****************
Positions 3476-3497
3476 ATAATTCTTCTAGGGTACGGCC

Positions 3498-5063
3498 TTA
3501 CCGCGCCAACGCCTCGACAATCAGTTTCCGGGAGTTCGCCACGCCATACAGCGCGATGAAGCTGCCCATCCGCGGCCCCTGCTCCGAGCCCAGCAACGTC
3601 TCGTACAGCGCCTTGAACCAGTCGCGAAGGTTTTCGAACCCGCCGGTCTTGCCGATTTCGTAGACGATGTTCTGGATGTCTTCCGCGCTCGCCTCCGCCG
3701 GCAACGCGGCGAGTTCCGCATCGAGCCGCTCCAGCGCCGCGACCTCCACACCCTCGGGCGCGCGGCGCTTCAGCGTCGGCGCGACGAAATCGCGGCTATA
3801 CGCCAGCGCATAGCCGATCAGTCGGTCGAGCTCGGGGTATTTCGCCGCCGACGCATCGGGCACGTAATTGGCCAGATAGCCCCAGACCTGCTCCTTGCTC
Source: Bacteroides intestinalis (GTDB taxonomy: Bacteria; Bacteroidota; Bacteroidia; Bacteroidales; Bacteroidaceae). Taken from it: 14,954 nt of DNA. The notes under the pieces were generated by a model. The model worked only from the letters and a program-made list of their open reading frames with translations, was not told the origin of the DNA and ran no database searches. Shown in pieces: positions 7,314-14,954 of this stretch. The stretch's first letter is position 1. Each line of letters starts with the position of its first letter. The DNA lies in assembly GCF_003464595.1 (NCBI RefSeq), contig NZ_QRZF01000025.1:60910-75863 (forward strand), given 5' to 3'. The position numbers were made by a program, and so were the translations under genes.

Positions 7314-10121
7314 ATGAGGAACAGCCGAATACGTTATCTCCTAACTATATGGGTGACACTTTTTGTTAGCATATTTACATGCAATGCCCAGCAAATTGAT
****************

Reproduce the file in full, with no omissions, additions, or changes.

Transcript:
Positions 3476-3497
3476 ATAATTCTTCTAGGGTACGGCC

Positions 3498-5063
3498 TTA
3501 CCGCGCCAACGCCTCGACAATCAGTTTCCGGGAGTTCGCCACGCCATACAGCGCGATGAAGCTGCCCATCCGCGGCCCCTGCTCCGAGCCCAGCAACGTC
3601 TCGTACAGCGCCTTGAACCAGTCGCGAAGGTTTTCGAACCCGCCGGTCTTGCCGATTTCGTAGACGATGTTCTGGATGTCTTCCGCGCTCGCCTCCGCCG
3701 GCAACGCGGCGAGTTCCGCATCGAGCCGCTCCAGCGCCGCGACCTCCACACCCTCGGGCGCGCGGCGCTTCAGCGTCGGCGCGACGAAATCGCGGCTATA
3801 CGCCAGCGCATAGCCGATCAGTCGGTCGAGCTCGGGGTATTTCGCCGCCGACGCATCGGGCACGTAATTGGCCAGATAGCCCCAGACCTGCTCCTTGCTC
Source: Bacteroides intestinalis (GTDB taxonomy: Bacteria; Bacteroidota; Bacteroidia; Bacteroidales; Bacteroidaceae). Taken from it: 14,954 nt of DNA. The notes under the pieces were generated by a model. The model worked only from the letters and a program-made list of their open reading frames with translations, was not told the origin of the DNA and ran no database searches. Shown in pieces: positions 7,314-14,954 of this stretch. The stretch's first letter is position 1. Each line of letters starts with the position of its first letter. The DNA lies in assembly GCF_003464595.1 (NCBI RefSeq), contig NZ_QRZF01000025.1:60910-75863 (forward strand), given 5' to 3'. The position numbers were made by a program, and so were the translations under genes.

Positions 7314-10121
7314 ATGAGGAACAGCCGAATACGTTATCTCCTAACTATATGGGTGACACTTTTTGTTAGCATATTTACATGCAATGCCCAGCAAATTGAT